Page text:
OLYMPIA — Grocery shoppers can expect to fork over a few more pennies at the checkout counter if the governor signs a bipartisan bill that bans plastic grocery bags and adds an 8-cent fee on paper bags.
The statewide plastic bag ban passed through the state Legislature on Monday with a 33-15 vote in the Senate.
Several conservative lawmakers supported the Democrat-sponsored legislation, hoping it will create demand for paper bags and “breathe new life” into Washington’s pulp and paper industry.
Senate Bill 5323 targets plastic bags at grocery outlets, and exempts such items as garbage bags. If signed by Gov. Jay Inslee, Washington would be aligned with the 13 other states that have banned plastic grocery bags, including Oregon and California.
“I’m very excited to share that the pulp and paper industry, the environmental community, the large and small grocers, the labor industry … have all come together to support this bill,” bill sponsor Sen. Mona Das, D-Kent, said Monday.
The legislation, which would go into effect 90 days after the legislative session adjourns, puts an 8-cent fee on paper bags. Jurisdictions that currently have 5-cent fees, including Seattle, will be superseded by the bill. Lawmakers hope the fee will dissuade customers from purchasing bags while using the revenue for “cost recovery” for retailers who have to transition away from cheaper plastic bags.
The law would allow the use of durable plastic bags that are thicker and designed to be reused, putting an 8-cent fee on them, which increases to 12-cents in 2026. Individuals reliant on food assistance programs would not have to pay the fees.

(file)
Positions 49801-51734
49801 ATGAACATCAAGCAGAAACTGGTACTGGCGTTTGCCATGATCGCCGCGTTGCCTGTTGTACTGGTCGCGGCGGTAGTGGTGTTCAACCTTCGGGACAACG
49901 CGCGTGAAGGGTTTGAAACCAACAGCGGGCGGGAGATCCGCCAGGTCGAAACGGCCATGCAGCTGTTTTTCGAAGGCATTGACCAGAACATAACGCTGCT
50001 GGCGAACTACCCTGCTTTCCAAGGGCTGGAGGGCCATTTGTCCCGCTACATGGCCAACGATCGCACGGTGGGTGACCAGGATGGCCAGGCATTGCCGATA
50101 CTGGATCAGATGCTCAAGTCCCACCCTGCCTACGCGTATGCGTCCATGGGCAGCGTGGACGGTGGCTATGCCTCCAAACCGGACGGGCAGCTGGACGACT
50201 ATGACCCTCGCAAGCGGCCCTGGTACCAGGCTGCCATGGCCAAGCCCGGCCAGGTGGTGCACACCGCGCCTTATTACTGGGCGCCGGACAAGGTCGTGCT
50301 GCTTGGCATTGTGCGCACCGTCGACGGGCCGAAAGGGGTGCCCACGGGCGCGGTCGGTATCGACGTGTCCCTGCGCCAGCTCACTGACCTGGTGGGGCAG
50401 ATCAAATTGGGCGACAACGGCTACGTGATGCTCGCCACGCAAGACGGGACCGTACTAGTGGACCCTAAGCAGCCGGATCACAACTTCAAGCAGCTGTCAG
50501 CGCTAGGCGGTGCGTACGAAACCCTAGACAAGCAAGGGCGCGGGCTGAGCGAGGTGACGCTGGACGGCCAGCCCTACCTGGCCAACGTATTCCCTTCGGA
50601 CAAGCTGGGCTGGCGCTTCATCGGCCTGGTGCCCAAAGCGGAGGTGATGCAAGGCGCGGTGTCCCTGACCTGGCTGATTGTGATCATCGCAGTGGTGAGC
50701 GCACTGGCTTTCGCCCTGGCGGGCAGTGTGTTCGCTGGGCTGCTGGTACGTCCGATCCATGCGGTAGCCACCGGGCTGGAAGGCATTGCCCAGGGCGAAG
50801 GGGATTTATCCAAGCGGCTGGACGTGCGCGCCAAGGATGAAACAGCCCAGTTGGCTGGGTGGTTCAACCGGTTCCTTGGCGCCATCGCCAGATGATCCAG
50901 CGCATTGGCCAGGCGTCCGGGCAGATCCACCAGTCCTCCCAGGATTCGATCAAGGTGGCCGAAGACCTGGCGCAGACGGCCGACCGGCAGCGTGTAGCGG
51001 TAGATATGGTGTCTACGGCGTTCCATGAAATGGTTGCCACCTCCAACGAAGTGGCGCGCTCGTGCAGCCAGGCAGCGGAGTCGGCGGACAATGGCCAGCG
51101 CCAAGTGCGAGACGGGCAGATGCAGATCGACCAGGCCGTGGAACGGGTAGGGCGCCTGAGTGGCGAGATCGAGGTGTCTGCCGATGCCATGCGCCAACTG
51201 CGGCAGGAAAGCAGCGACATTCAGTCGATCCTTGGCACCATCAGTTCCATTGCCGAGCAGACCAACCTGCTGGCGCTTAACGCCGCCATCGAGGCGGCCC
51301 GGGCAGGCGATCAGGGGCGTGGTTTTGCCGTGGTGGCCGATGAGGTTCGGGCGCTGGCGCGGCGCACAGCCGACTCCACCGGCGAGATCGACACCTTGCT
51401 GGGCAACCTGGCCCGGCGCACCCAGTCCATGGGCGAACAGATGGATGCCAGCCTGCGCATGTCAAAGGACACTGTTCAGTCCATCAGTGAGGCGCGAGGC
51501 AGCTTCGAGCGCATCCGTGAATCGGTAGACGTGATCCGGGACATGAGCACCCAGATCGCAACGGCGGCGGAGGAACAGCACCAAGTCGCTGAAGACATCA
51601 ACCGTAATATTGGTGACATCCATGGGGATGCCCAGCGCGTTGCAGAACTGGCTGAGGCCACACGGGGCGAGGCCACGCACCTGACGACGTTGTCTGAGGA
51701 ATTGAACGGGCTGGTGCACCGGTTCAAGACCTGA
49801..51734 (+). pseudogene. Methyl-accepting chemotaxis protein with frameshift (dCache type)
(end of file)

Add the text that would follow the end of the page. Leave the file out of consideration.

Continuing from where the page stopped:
The bill has been championed by Democratic lawmakers and several environmental groups. But on Saturday the House saw bipartisan support in part due to last-minute negotiations between lawmakers, retailers and the pulp and paper industry.
The talks happened in the 72 hours leading up to floor debate, according to Rep. Strom Peterson, D-Edmonds.
“There are very few opportunities, Mr. Speaker, when you get those win-win-wins,” Peterson said. “And this is one of them.”
The bill passed the House on Saturday with a 67-29 vote, and was sent back to the Senate for confirmation Monday.
The revised bill requires the Department of Commerce to report to the Legislature in 2024 regarding the impact of the bill on customers and retailers, and to recommend revisions for the bill.
Several Republican lawmakers said the ban will benefit rural communities who may rely on the paper mills, an industry that has seen significant closings in past years.
Rep. Mary Dye, R-Pomeroy, whose district includes a pulp plant, expressed support for the bill during the House’s floor debate Saturday, arguing that it will help revive Washington’s forestry industry.
“This gives us an opportunity to restart some of the things that we do the best,” Dye said.
Rep. Richard Debolt, R-Chehalis, also voted for the bill, saying the legislation “puts people back to work” in the pulp and paper industry while helping the environment.
“At some point we have to acknowledge a change in behavior,” Debolt said.
Other Republican lawmakers, however, argued that the legislation represents a regressive tax on Washingtonians, and strips business owners of autonomy.
Shopper Marie Vinton said she uses paper bags to collect her recycables.
“People are maxed out on paying more. I think a nickel is easier than a nickel and three pennies,” said Vinton, of Olympia, adding that she will still use them and pay the extra cost.
Many shoppers bring their own bags to stores. For Josh Nicholas, the news of the possible ban was truly news. “Isn’t there already a state ban? Jeez, I haven’t bought paper bags in a long time,” he said.
Correction: An earlier version of this article stated that the fee for paper bags would increase to 12 cents in 2026. In fact, only the fee on durable plastic bags would increase to 12 cents. This article has also been updated to reflect that individuals reliant on food assistance programs would be exempt from such fees.